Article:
(makes 2-3 servings)

1/2 lb dry pasta (any shape)
1 bunch kale (preferably lacinato or “dinosaur” kale)
1/3 cup extra-virgin olive oil
2 cloves garlic, sliced
about 12 oz. fresh mushrooms, such as crimini, trimmed and sliced
1-2 teaspoons fresh lemon juice
about 1/4 teaspoon fresh lemon zest, shaved
salt and pepper to taste
1 tablespoon butter (optional)
1/4 cup grated parmiggiano-reggiano or other hard-aged Italian cheese, grated (optional)

Make sure the kale is completely dry after rinsing. Strip the thick stems from the centers of the leaves by holding at the base and pulling outward. Tear the kale into roughly uniform pieces no longer than 3″ long.

Bring a pot of generously salted water to a boil and drop in the pasta. Cook according to the package’s instructions and drain, reserving 1/2 cup of the cooking liquid.

In a wide pan, heat the olive oil over medium-high heat. Set a plate aside for transferring the kale leaves and use tongs (or chopsticks!). Once the oil is hot enough to create loud pops and splatters once a kale piece is placed in, add about half the kale. Stir briskly and remove from the pan after about 20 seconds. Repeat with the remaining kale and set aside.

Reduce heat to medium and add the sliced mushrooms and garlic to the same pan of oil. Stir briskly, seasoning with salt and pepper, until the mushrooms are lightly browned, about 1-2 minutes. Transfer from the pan and set aside.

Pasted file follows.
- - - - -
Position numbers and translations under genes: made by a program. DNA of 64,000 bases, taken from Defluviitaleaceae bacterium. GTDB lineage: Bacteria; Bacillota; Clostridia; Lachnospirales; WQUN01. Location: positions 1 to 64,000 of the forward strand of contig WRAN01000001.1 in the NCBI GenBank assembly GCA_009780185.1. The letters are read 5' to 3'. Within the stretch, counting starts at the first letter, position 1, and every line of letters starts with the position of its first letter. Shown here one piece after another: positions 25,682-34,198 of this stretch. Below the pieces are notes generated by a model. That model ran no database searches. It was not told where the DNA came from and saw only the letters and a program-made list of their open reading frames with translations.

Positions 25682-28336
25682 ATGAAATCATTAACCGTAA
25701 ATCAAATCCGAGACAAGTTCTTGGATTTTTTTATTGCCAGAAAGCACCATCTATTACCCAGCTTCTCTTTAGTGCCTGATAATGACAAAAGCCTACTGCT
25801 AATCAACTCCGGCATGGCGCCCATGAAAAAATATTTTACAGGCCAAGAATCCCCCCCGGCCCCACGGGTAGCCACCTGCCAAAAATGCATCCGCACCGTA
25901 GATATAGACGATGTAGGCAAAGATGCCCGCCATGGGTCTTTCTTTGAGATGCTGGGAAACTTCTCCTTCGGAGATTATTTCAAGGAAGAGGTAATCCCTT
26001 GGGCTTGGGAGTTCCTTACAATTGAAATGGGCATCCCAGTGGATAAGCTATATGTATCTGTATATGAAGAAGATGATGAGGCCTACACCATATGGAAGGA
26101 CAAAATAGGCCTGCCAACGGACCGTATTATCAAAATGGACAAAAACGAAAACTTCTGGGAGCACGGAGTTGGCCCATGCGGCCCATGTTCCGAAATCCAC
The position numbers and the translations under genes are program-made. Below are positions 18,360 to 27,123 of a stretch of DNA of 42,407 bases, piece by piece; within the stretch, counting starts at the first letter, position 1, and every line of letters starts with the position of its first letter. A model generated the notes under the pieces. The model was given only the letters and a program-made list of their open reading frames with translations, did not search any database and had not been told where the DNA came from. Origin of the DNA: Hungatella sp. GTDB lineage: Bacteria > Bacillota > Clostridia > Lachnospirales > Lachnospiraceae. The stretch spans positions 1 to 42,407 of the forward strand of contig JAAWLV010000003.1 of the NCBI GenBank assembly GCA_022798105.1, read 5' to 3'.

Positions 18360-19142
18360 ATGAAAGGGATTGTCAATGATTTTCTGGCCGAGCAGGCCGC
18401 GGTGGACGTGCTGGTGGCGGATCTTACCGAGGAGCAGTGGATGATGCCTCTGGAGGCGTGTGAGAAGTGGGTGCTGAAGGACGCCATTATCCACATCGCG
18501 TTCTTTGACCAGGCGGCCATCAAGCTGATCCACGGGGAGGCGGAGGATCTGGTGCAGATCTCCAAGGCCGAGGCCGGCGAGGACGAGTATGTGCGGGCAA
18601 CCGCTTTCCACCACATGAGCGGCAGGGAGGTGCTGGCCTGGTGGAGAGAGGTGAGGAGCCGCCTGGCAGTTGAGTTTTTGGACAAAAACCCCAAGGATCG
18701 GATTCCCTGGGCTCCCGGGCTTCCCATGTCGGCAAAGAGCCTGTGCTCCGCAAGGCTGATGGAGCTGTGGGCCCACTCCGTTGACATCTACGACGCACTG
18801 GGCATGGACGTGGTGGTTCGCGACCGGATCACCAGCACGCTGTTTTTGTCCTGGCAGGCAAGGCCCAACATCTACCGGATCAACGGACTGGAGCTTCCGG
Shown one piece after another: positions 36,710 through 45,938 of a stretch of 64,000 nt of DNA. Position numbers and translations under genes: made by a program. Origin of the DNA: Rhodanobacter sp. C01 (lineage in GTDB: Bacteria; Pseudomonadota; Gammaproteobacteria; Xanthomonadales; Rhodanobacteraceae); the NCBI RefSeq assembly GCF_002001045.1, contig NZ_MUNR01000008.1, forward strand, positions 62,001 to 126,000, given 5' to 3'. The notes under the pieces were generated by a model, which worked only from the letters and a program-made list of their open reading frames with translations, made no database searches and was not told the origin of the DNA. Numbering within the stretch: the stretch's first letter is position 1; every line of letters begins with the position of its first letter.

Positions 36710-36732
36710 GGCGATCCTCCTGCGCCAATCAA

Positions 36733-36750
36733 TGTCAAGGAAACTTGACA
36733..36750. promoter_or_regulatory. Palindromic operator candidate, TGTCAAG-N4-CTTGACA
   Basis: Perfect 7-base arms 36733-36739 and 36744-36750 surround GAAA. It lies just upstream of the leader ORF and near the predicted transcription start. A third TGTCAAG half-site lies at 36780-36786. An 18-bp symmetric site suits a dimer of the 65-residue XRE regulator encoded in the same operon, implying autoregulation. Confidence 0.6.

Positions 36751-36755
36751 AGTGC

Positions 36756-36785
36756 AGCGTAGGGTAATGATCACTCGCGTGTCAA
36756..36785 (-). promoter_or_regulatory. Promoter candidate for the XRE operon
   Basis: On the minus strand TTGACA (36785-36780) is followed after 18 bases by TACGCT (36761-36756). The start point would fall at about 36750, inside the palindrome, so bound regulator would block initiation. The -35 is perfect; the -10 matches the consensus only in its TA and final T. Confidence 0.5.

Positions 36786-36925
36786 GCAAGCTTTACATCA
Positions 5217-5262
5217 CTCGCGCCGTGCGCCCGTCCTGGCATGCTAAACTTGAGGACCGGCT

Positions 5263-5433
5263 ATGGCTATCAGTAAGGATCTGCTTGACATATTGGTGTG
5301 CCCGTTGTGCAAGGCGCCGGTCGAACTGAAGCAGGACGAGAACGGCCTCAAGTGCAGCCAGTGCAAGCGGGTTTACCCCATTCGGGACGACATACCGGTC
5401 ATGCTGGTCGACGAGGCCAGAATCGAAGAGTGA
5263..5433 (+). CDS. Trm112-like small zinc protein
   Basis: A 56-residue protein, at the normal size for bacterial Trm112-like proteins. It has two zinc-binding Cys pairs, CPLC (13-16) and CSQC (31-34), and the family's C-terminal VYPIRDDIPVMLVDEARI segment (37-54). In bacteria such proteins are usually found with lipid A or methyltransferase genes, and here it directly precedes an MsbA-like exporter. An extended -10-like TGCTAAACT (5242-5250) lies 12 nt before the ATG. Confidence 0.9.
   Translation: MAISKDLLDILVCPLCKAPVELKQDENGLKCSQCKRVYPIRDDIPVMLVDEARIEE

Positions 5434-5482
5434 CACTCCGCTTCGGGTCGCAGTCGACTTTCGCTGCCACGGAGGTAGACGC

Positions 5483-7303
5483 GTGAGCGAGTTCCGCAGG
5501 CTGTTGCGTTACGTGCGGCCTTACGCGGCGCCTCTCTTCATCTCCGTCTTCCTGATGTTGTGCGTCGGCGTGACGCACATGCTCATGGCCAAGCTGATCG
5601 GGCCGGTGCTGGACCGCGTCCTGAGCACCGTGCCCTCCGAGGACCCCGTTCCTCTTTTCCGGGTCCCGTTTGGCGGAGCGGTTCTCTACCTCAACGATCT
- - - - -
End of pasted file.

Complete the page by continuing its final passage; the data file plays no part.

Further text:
Combine the cooked pasta with the mushroom-garlic mixture and reserved pasta liquid over medium-low heat. Continue stirring, adding salt and pepper to taste, and squeeze in the lemon juice. Remove from heat. Crumble about half the fried kale leaves and stir into the pasta. (Stir in the optional butter if desired.) Transfer to serving plates. Top each plate with the remaining fried kale, crumbled, the lemon zest, and the optional grated cheese and serve immediately.

Cost Calculator
(for 2-3 servings)

1/2 lb pasta: $2.00
10 oz. mushrooms: $3.00
1 bunch kale: $3.00
1/3 cup extra-virgin olive oil: $1.00
1/2 lemon: $0.25
2 cloves garlic, salt, pepper: $0.25

Total:  $9.50

Health Factor

Five brownie points: Kale is chock full of antioxidants and Vitamin K, yet this fresh vegetable-forward dish may be on the richer side thanks to using plenty of olive oil. Bonus: you can easily swap in gluten-free pasta and add no butter or cheese, making this vegan, to suit dietary restrictions.

Green Factor

Seven maple leaves: We’re keeping it seasonal by using wintery fresh vegetables like mushrooms, garlic and kale; however, that olive oil and lemon (and the pasta in my case) are imported pantry staples.

 

3 Responses

  1. Amy Bui
    |

    I normally don’t like to eat kale but I think this is a really delicious way to incorporate kale. 🙂

    http://www.ontherye.com

  2. Anne Marie
    |

    This sounds amazing, I’m always looking for ways to eat more mushrooms (and because I’m not a huge fan of mushrooms, this seems like the perfect way to get their benefits without the meal focusing on them!) Huge win!

  3. plasterer bristol
    |

    Sounds really delicious. Will be giving this a go. Thanks for sharing.

    Simon